First Saudi Arabia cinema opens with popcorn and 'Black Panther'

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Many view the move as necessary given people's widespread access to online streaming services such as YouTube and Netflix and a growing demand for access to movie theaters nationwide.

Saudi Arabia said past year that movies "will be subject to censorship according to media policy standards of the Kingdom", to ensure they comply with Saudi values and principles and do not contradict Sharia, or Islamic, law.

"Saudis now are going to be able to go to a attractive theater and watch movies the way they're supposed to be watched: on a big screen", he told Reuters ahead of the screening. "VOX Cinemas will join a growing stable of Majid Al Futtaim's leading retail, leisure and entertainment brands operating across the Kingdom".

Majid Al Futtaim's announcement comes a day after the first movie screening in the kingdom, which showed Walt Disney's global blockbuster Black Panther, a film about a young king coming to power in the fictional land of Wakanda. Promised reforms include allowing Saudi women to drive, the continued showing of movies subject to government approval, and allowing men and women to attend fashion shows.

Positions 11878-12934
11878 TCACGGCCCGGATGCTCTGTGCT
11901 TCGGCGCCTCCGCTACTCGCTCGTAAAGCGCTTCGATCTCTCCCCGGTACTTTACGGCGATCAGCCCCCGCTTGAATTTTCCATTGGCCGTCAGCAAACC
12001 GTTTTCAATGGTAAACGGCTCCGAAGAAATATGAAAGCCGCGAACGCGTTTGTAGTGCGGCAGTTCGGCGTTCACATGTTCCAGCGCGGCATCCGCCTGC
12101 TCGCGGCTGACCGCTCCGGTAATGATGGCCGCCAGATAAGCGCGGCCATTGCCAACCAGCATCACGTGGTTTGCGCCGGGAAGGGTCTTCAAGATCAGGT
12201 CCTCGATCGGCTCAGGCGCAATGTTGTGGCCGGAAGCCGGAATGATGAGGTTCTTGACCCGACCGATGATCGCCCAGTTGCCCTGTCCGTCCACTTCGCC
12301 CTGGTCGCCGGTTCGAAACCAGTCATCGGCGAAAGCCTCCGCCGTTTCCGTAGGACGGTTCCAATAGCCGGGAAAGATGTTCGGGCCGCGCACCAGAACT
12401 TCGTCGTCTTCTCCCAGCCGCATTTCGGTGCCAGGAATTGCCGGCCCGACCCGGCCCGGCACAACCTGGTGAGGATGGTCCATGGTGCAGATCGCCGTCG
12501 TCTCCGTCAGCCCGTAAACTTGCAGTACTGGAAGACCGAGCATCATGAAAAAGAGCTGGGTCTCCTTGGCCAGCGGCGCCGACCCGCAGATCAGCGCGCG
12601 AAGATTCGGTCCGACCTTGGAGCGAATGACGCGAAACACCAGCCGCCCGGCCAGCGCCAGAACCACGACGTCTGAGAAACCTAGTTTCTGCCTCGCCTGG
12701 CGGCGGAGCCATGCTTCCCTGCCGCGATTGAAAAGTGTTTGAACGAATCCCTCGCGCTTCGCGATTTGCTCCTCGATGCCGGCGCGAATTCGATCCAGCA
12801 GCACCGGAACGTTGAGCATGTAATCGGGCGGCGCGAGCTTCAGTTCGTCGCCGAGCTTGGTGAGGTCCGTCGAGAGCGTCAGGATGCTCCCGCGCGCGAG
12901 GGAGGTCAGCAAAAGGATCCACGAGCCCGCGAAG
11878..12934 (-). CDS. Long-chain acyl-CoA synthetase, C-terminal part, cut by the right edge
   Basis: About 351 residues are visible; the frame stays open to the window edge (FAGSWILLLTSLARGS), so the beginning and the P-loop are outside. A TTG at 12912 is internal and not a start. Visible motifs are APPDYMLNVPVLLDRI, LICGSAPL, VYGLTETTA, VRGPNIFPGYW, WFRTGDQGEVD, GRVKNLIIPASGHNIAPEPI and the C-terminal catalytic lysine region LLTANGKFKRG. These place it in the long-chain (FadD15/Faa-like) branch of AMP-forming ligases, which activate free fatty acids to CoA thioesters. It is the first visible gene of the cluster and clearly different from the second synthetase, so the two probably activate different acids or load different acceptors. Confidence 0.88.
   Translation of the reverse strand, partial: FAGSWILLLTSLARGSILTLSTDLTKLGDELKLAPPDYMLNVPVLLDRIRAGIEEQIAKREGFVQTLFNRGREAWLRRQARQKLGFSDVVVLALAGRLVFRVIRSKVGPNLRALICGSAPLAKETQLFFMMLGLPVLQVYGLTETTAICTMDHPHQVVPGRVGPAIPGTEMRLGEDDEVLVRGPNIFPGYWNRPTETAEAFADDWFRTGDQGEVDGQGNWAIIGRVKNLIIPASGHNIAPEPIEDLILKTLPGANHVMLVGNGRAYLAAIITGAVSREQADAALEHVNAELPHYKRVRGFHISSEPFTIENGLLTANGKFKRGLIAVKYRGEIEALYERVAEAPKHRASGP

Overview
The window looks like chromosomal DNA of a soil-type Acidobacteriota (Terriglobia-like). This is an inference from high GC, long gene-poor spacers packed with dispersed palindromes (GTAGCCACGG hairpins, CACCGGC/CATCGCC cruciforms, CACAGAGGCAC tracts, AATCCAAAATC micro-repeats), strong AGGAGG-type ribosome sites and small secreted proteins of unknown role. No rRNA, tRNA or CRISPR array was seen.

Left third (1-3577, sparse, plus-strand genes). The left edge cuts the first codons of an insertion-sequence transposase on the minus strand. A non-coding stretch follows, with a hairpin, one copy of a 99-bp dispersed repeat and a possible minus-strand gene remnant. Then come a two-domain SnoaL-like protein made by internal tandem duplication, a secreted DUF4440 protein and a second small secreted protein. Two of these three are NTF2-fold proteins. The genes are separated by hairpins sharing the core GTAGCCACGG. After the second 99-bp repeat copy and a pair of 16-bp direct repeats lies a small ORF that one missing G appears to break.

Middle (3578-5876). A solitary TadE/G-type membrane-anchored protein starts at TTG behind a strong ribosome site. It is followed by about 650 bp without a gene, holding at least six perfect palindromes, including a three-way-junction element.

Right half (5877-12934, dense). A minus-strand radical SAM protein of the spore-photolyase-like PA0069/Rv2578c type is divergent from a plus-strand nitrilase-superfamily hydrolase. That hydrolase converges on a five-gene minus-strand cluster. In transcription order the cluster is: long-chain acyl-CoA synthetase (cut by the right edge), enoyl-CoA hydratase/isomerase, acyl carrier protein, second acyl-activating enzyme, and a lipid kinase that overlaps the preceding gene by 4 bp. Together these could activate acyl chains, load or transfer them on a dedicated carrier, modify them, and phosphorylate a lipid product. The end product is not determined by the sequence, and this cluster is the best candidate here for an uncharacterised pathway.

Deputy Crown Prince Mohammad bin Salman, who serves as the deputy prime minister and minister of defense, promised an era of reform in the country, according to The Associated Press.

The first theater - operated by AMC Entertainment Holdings - was launched this week, with public viewings expected to start on Friday.

The coming months would see three more screens planned.

AMC, which is owned by Chinese property and entertainment conglomerate Dalian Wanda Group, has plans to open at least 30 cinemas across the kingdom in the next five years.

Over the past several years, Saudi Arabia has gradually been loosening restrictions on movie screenings, with local film festivals and screenings in makeshift theaters. For the most part, though, until now Saudis who wanted to watch a film in a movie theater had to drive to nearby Bahrain or the United Arab Emirates for weekend trips to the cinema.

Jamal Khashoggi, a dissident Saudi writer, describes the theaters of the 1970s as being "like American drive-ins, except much more informal".

By the 1980s, movie screenings were largely banned unless they took place in private residential compounds for foreigners or at cultural centers run by foreign embassies. The country's rules about gender segregation typically split customers into a men-only section and a "family" section reserved for women and their male relatives. "Meanwhile, we want to provide people with a attractive show and really enjoy watching their own movies", Saudi Minister of Culture and Information Awwad Alawwad told the AP.